Purchasing golf equipment is not a walk in the park for many. It requires precision that is designed to help you enjoy the beautiful game. You may be yearning for a new driver, but frankly that is not what you need. You need a swing change. The process of selecting what to buy from a host of variety can be rather confusing but worry no more By going through the following simple rules, you could be rolling your eyes on exactly what you need.
1. Know Your Level of Expertise In golf, you are either an amateur, an intermediate player or a pro. A player at each level needs something different. Amateur: This level needs less equipment as you can’t swing yet. Clubs that suit your general posture and strength will be essential. A core set including at most three woods, a few irons and putter will be helpful.
If you bought a full set, don’t hesitate to put the rest in store for now. The clubs should be forgiving i.e. have a greater inertia moment. Intermediate: At this level you may pick any clubs according to your taste. While comparing clubs from different manufacturers, you will find some to be better than others. Choose what will work best for you Advanced/Pro: At this level you have all golf equipment at your disposal for choice. However, it is important that you too choose clubs that are more forgiving. You may want to switch to irons mixing perimeter weighting with a traditional-like blade design. Make this switch only after you are sure your current equipment is holding you back.
2. Sometimes Bigger is Better A big size often implies a greater inertia moment (forgiveness). It also implies the driver will have a spring-like effect that improves momentum transfer from the head of the club to the ball thus resulting in increased distance. This, however, applies up 10 400 cubic centimeters beyond which the head gets pretty cumbersome, and the law of diminishing returns applies.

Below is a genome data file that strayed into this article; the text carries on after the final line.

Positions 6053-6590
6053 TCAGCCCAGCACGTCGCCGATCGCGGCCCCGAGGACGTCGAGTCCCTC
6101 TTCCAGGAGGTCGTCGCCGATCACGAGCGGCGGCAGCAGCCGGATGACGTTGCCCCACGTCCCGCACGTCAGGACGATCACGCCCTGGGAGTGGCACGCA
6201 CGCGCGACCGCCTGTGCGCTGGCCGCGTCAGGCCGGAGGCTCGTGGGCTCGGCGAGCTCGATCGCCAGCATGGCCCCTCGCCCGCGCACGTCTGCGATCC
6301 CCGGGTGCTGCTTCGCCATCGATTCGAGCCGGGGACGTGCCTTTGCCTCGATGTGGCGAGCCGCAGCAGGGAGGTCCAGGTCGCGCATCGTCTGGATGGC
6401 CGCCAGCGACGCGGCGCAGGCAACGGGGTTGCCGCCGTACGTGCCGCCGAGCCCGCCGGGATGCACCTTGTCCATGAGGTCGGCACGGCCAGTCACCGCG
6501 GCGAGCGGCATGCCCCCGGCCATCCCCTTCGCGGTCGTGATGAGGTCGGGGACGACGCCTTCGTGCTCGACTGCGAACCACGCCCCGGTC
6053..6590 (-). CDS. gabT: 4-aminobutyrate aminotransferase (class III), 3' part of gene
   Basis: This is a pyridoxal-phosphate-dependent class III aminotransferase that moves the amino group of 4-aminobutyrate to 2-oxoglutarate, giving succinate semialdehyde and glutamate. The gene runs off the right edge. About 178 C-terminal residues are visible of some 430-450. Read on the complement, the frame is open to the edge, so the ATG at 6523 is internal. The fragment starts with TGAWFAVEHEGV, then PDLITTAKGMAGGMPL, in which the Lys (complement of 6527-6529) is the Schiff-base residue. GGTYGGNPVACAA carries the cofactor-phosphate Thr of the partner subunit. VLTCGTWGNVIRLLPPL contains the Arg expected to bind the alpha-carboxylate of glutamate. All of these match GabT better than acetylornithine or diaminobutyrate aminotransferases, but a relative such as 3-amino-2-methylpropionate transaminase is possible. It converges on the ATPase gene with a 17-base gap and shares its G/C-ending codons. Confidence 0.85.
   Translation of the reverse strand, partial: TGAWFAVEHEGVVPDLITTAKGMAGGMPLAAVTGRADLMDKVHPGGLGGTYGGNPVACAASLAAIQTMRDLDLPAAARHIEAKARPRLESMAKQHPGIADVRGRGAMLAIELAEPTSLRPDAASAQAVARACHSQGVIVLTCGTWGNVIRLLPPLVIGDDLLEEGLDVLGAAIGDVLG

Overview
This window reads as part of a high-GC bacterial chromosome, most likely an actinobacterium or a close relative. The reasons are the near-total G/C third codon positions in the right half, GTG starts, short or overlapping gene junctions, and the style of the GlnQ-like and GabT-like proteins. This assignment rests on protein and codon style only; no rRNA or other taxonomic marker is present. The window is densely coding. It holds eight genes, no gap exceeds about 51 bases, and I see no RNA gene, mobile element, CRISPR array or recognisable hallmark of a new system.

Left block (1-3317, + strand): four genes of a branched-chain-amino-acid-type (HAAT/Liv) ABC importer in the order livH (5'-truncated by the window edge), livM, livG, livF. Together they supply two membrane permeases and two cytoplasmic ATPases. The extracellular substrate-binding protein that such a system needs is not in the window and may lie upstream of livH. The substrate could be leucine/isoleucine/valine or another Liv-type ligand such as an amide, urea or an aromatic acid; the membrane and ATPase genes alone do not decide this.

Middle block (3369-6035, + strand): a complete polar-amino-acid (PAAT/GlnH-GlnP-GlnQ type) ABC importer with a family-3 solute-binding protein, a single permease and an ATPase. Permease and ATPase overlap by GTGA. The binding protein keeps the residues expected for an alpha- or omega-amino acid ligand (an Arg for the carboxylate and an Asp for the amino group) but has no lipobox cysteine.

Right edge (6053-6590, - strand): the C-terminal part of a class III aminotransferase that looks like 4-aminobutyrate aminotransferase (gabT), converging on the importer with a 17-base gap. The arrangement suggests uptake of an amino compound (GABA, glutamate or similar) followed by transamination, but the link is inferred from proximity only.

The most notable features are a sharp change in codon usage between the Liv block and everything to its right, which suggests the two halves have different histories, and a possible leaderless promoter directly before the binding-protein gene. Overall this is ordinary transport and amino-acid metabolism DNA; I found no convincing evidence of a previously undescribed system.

3. Choose Clubs with Good Lie Angle On reaching the Intermediate level, it is important to get irons fitted for you. Otherwise when you hit shots well, they may miss the green. The club sole should be at the same level as the playground as it touches the ball.
4. Fill Your Wedge Game Gap The loft on a typical sand wedge is at 56 degrees. This could probably create some space in the wedge game. You should always focus on the upward inclination on your pitching wedge or 9-iron. You need a loft difference of at most 5 degrees between your wedges, beyond which you’ll have a distance that no single-swing club will cover.
All the best as you make more informed golf choices.